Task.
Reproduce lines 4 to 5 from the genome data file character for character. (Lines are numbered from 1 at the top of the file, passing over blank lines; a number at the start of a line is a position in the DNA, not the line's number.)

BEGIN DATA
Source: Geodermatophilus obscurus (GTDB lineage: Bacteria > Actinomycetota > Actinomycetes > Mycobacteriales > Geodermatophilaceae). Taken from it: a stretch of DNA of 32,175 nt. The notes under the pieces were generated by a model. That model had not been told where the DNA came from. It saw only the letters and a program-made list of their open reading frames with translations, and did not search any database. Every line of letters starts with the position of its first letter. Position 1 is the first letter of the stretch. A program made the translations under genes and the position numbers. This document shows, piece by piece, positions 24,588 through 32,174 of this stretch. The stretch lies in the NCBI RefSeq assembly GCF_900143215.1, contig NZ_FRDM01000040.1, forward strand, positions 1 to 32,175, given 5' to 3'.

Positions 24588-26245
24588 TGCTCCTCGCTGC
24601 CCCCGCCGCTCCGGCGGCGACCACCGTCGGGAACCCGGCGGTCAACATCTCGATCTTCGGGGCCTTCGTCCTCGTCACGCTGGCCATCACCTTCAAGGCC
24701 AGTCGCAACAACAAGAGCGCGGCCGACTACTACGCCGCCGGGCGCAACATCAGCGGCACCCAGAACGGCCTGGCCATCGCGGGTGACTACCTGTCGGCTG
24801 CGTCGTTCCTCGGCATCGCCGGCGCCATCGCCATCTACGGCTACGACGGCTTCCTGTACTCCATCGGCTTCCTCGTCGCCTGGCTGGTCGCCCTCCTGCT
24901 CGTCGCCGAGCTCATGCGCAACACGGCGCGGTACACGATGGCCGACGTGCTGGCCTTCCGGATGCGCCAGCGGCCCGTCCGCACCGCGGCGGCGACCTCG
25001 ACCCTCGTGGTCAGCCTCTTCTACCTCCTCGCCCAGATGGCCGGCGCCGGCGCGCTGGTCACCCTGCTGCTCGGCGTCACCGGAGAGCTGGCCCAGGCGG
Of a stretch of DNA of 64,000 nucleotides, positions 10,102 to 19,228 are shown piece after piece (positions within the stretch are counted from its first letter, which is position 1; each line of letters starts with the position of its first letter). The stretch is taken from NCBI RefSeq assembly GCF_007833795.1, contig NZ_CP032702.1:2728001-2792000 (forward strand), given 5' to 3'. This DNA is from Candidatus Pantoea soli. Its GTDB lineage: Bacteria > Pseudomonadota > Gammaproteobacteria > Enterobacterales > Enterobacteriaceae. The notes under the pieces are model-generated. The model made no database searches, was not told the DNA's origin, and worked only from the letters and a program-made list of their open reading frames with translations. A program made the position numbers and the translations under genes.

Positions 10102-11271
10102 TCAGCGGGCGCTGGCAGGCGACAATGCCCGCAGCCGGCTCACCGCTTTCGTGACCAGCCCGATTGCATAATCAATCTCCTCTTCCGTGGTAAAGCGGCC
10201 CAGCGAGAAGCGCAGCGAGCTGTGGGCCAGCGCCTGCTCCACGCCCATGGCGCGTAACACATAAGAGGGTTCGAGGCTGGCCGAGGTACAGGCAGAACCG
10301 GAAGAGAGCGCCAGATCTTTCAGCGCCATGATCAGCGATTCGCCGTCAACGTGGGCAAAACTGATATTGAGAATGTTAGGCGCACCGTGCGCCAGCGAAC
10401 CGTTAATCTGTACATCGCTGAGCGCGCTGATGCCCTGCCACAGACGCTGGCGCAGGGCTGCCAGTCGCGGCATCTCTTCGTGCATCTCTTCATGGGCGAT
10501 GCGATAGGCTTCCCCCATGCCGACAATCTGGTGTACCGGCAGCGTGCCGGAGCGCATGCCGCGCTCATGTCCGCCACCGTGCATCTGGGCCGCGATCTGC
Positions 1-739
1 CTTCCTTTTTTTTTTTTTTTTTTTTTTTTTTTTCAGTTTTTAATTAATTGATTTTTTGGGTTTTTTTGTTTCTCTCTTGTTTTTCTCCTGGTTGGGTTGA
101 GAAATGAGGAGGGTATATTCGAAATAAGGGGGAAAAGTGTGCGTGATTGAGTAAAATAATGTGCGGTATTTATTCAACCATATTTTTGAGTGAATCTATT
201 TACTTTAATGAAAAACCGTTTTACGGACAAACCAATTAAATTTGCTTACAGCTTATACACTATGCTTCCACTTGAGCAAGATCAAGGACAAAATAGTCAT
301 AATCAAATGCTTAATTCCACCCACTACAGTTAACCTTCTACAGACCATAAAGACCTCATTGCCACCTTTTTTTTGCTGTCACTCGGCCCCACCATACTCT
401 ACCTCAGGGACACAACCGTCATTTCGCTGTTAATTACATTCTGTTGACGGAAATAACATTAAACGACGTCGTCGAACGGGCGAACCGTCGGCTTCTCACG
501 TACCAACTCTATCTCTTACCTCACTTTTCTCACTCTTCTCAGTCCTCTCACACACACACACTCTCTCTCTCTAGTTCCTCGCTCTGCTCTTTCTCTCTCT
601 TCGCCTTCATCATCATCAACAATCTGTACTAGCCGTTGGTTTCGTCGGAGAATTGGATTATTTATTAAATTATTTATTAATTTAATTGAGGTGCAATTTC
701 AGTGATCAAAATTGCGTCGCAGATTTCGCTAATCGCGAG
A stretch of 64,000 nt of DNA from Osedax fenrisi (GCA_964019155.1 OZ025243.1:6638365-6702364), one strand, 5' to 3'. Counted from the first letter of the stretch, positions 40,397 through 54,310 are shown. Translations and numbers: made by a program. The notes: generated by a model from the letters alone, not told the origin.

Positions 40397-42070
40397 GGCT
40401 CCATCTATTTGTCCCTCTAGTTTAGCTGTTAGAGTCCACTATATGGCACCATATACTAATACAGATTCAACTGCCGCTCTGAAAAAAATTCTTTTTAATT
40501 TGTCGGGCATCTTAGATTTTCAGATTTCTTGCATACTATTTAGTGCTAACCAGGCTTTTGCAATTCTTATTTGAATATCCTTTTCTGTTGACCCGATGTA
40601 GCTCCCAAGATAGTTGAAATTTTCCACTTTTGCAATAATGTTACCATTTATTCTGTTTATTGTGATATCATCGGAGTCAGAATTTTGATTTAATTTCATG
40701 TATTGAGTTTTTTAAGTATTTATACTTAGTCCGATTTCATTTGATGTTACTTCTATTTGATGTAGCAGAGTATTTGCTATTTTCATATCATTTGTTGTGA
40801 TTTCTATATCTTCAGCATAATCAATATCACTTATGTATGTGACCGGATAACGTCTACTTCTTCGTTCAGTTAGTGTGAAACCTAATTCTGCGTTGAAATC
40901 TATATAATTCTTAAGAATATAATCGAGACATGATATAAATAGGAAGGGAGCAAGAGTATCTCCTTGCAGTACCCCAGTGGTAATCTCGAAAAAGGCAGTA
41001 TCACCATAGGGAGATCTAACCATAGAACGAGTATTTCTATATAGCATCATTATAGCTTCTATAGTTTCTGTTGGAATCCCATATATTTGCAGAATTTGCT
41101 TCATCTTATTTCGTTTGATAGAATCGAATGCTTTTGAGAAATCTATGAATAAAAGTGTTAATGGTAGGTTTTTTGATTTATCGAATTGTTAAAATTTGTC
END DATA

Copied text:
24601 CCCCGCCGCTCCGGCGGCGACCACCGTCGGGAACCCGGCGGTCAACATCTCGATCTTCGGGGCCTTCGTCCTCGTCACGCTGGCCATCACCTTCAAGGCC
24701 AGTCGCAACAACAAGAGCGCGGCCGACTACTACGCCGCCGGGCGCAACATCAGCGGCACCCAGAACGGCCTGGCCATCGCGGGTGACTACCTGTCGGCTG